Game 1 had no story. I had some creatures on the table and played Cabal Therapy and before naming anything he showed me a hand full of lands. I think he played Chromatic Sphere, Fire/Ice and Condescend, the only spells he drew while the game lasted.

In game 2, he took a mulligan, but it was even better for him. I played first turn mana creature and second turn something, and his lands were enough for a turn 3 Balancing Act. He recovered much better, just like the deck is supposed to.

Game 3 made me really confident about this matchup. I drew multiple Cabal Therapies and Duress, plus Meddling Mage, and Ninja of Deep Hours – it even allowed me to rename a card with Meddling Mage. After sideboard, I think it’s a really good matchup.

4 – 2

Round 7: Kevin Desprez, Balancing Act

I made a mistake that could have cost me the game. I had a Meddling Mage in play naming Balancing Act and was going to win the next turn. I played a second Mage and named Fire / Ice. I thought his only chance was to kill Meddling Mage number 1 to cast Balancing Act. I didn’t name Obliterate, because he only had 7 mana, but he played Archaeological Dig and destroyed everything. Strangely, I recovered well enough. He had Life from Loam and had no problems rebuilding his mana, but didn’t have a threat. At some point, he played Balancing Act and leaves mana for Terravore, but I float mana and Smother it. That left us both once again with nothing, but I knew the top cards of my library were all lands, so I was still in the game after 2 resets. He found Nimble Mongoose that was attacking my life, but I had Bird + Sword of Fire and Ice and Worship.

The second game confirmed what I suspected from the previous round. After sideboard I shouldn’t lose, and I didn’t.

5 – 2

Round 8: Derek Huang, Balancing Act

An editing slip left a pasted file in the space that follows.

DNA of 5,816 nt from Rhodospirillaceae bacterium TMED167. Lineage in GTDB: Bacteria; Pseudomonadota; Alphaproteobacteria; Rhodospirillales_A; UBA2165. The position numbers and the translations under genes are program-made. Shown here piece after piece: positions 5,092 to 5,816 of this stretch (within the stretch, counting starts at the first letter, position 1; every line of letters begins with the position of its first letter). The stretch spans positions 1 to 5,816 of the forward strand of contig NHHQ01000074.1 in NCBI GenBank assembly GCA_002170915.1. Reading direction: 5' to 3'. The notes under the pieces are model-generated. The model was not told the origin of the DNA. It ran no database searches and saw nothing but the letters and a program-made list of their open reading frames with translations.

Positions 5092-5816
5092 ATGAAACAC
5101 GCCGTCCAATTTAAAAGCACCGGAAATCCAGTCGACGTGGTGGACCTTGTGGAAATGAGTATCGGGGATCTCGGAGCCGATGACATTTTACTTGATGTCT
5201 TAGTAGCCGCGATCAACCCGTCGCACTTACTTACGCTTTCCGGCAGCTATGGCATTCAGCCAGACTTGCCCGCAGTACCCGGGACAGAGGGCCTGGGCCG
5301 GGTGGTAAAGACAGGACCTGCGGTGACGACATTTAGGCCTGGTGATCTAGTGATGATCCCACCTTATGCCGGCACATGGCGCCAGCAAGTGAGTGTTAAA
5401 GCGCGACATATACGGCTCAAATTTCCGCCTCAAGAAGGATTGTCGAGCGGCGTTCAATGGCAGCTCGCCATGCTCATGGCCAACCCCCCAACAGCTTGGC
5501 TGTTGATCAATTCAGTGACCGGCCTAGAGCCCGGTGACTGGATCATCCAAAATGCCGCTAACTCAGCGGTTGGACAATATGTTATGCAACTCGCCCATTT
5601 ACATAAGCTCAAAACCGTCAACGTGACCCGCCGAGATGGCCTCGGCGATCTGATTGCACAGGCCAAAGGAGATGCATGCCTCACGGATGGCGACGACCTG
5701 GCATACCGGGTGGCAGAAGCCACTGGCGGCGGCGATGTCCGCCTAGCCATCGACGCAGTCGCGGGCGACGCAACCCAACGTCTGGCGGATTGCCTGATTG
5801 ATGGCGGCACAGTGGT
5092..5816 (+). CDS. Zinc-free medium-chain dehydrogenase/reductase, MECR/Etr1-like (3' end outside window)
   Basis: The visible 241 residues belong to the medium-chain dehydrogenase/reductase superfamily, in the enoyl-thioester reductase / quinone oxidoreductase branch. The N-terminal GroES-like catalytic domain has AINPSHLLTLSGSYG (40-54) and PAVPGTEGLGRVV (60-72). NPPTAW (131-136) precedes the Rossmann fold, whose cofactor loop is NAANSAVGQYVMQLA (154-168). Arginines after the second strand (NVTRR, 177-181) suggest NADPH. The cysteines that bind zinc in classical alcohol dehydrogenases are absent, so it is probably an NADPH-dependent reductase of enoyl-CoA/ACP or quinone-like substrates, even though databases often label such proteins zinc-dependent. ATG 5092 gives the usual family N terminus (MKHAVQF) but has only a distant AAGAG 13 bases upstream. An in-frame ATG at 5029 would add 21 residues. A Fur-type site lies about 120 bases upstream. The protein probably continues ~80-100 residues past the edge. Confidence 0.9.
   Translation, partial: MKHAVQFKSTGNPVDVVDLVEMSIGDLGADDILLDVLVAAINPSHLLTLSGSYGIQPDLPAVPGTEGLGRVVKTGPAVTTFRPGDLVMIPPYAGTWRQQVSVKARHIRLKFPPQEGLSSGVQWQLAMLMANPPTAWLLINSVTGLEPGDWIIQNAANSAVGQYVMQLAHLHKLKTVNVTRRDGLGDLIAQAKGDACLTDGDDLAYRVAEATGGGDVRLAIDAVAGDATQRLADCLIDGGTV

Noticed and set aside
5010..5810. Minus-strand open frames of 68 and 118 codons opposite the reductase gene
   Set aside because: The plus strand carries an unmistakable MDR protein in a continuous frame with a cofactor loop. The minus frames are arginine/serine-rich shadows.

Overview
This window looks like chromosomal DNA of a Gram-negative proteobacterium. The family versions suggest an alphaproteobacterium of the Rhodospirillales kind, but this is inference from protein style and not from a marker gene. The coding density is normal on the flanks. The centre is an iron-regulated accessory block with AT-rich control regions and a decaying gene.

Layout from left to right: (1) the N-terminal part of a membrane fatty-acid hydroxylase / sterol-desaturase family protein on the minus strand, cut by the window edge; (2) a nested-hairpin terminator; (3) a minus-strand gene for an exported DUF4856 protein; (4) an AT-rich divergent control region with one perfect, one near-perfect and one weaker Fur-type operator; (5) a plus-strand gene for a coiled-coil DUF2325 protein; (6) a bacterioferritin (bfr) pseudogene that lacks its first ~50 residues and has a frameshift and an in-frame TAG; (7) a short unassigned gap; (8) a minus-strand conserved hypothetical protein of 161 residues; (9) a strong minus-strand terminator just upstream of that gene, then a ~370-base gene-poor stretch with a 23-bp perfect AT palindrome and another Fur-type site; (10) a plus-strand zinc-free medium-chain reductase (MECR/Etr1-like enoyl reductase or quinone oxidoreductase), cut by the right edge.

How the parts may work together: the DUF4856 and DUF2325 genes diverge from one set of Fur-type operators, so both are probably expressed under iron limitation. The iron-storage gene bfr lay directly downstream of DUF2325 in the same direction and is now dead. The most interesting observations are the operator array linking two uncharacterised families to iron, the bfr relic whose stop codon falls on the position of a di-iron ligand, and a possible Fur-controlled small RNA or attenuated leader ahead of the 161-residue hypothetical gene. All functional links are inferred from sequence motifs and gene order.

I kept this hand: Polluted Delta, Stormscape Apprentice, Cabal Therapy, Llanowar Elves, Ninja of Deep Hours, Sword of Fire and Ice and a non-land card. I was going second, and figured it was a good hand to keep, hoping to play Polluted Delta for Overgrown Tomb and Llanowar Elves, and hopefully draw a land somewhere. He started with a land that clearly signalled he was playing Balancing Act, so I changed plans and went for Polluted Delta for Watery Grave and Stormscape Apprentice, hoping to draw a land and play turn 2 Ninja with Therapy backup if I failed to draw a land immediately after. I failed to do so right after, and lost.

I was still very confident because now I was sideboarding. However his deck was different. I had Duress and Therapy, and at some point he played Insidious Dreams and discarded his entire hand, putting 4 or 5 cards on top. What followed was Act, land, land, and Terravore. I wasn’t expecting Insidious Dreams to protect him from discard.

5 – 3

Round 9: Oscar Perez Paez, Aggro-Rock

This is probably the worst matchup for the deck, but it’s not very played right now.

I was extremely lucky to win this round. I won the first because he only had access to Green mana, with just Llanowar Elves and Forests. I won the second because in the middle of the game he hit a land pocket. He drew only lands, and multiple Naturalizes he boarded in, for which he found no target.

6 – 3

Round 10: Takahiro Katayama, Scepter-Chant

I do believe that this deck performs really well versus Control, but can’t seem to back it up with the results to show it. Nevertheless, I think every time I faced control decks, things went a little unlucky.

It even began like I believe it’s supposed to. Small, annoying creatures backed with discard allowed me attack his life totals, while making sure he was playing from the top of his deck. I won easily.

I lost the second to turn 3 morph that flipped immediately after into Exalted Angel. Twice I played an Apprentice to tap it, and twice it was killed with Fire/Ice.

In the third game, my opponent mulliganned to 5 while I started with Birds, second turn Therapy, and third turn Ninja of Deep Hours. It hit twice. His side included only 2 lands, so I opted not to flashback the Therapy naming Wrath of God, which I knew he had, because I only had 2 lands and really needed the Bird. My opponent missed his land drop again, and I hit once more with Ninja. I still failed to draw a third land and play Llanowar Elves. I guess I should have used it to flash back the Therapy, because he played the third land, Chrome Mox, and Wrath of God, and I was left with only 2 lands. The next turn he played Meloku, and I had no chance from there. I could have if I had Putrefy instead of Smother. Putrefy is excellent against Scepter Chant – it can kill Scepter or Exalted, it doesn’t matter which plan it is.